As the Federal Reserve raises interest rates to the highest level since the 2008 financial crisis, the White House is trying to find a way to fight inflation without sending the country into a full-scale recession.
“I believe there is a way through this,” Treasury Secretary Janet Yellen told The Atlantic on Thursday. “I think of a full-scale recession as a time when there’s excessive unemployment. You don’t have a strong labor market. We have one of the tightest labor markets right now.”
Yellen predicts that inflation will finally be brought under control next year.
“There are risks. The Russian invasion of Ukraine is not over. We see Putin weaponizing oil and gas,” Yellen said. “We will remain vulnerable to supply shocks.”
YELLEN SAYS FED CAN CONTROL INFLATION WITHOUT CRUSHING LABOR MARKET
Yellen is keeping tabs on the distribution of Russian oil reserves in the global market as the United States tries to shore up its energy capabilities.
“Russia is now very aggressively looking for places to sell their oil. They are giving huge discounts to China and India, which were two big buyers,” Yellen said.
In building a clean energy future, Beijing remains an obstacle, despite the bipartisan CHIPS law that is bolstering confidence in domestic semiconductor manufacturing.
“There are rare earths, solar panels, batteries, electric battery components that we are really too dependent on China for,” Yellen said.
To create a smooth transition to clean energy, Yellen says the United States must ensure that “communities that depend on and have depended on fossil fuels are not left behind.”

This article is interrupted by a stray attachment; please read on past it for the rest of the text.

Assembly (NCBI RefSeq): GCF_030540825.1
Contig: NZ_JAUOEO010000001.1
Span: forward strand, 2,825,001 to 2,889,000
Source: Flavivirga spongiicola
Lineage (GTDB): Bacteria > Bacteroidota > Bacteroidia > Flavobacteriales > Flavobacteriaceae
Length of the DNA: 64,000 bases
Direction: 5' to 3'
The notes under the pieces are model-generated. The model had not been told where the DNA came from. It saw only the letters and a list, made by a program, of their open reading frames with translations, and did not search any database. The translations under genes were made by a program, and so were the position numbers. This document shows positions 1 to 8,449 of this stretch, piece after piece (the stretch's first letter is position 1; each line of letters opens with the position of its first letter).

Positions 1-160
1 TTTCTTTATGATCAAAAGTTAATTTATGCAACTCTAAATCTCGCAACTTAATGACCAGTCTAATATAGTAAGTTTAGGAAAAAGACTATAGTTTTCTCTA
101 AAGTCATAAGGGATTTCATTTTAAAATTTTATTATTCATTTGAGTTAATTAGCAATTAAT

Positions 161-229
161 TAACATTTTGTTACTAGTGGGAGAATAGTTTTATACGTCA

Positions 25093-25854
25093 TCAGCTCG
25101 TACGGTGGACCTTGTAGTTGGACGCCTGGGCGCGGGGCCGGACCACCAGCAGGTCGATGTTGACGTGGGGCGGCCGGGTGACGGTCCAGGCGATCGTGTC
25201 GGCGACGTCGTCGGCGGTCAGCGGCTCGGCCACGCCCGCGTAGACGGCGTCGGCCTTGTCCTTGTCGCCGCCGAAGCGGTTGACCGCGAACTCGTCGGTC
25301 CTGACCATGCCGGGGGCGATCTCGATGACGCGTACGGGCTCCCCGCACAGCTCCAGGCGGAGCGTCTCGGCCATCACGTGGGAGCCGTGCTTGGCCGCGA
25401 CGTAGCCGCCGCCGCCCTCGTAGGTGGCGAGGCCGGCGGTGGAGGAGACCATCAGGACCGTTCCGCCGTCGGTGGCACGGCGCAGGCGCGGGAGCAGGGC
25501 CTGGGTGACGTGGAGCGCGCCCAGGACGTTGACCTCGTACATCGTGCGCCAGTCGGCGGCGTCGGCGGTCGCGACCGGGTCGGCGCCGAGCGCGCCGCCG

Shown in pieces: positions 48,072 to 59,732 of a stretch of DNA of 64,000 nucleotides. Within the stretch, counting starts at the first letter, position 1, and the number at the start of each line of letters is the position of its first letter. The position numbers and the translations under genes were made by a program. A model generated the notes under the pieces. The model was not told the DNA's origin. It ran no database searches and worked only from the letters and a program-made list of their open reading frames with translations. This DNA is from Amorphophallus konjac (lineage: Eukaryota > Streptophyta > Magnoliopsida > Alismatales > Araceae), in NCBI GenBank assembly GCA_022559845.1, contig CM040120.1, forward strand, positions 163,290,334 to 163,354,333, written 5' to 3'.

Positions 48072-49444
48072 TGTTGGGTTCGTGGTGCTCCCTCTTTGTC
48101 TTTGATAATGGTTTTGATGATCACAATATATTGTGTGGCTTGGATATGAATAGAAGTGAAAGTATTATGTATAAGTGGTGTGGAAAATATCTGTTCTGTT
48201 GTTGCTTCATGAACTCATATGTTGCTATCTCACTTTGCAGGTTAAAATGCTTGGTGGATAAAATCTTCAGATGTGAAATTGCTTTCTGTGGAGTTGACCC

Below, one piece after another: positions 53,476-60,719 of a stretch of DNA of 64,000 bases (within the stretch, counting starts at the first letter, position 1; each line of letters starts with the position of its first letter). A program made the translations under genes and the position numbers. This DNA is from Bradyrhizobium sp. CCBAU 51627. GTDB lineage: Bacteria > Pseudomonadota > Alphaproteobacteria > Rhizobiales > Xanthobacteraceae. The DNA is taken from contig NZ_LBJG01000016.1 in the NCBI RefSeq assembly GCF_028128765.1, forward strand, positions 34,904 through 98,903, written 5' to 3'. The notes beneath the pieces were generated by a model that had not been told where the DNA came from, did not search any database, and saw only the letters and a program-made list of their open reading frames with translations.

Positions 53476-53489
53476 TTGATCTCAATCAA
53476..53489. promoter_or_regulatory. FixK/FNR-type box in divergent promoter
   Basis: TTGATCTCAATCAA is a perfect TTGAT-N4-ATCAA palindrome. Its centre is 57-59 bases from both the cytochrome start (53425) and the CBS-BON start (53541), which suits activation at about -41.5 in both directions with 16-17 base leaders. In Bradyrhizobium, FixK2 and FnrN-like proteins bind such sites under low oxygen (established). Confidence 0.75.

Biden earmarked a record $360 billion in the Cut Inflation Act for climate change measures. The White House must now propose a green energy transition to the entire nation.
FEDERAL RESERVE RAISES INTEREST RATES BY 75 BASIS POINTS FOR THIRD CONSECUTIVE MONTH
“It’s important because I really think it’s contributed to the polarization of the country to have, especially the coasts, growing rapidly,” Yellen said. “Of course, with rising house prices in these areas, they don’t have it that easy.”
Over the past year, mortgage rates have doubled and the 30-year fixed rate mortgage is above 6% for the first time since 2008.
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According to a new Fox News poll, 78% of voters say inflation has caused financial hardship. Fifty-nine percent of voters are also “extremely” concerned about inflation and rising prices.
While the Federal Reserve warns that Americans will have to endure rising unemployment and higher interest rates, it will be some time before consumers can feel any economic relief.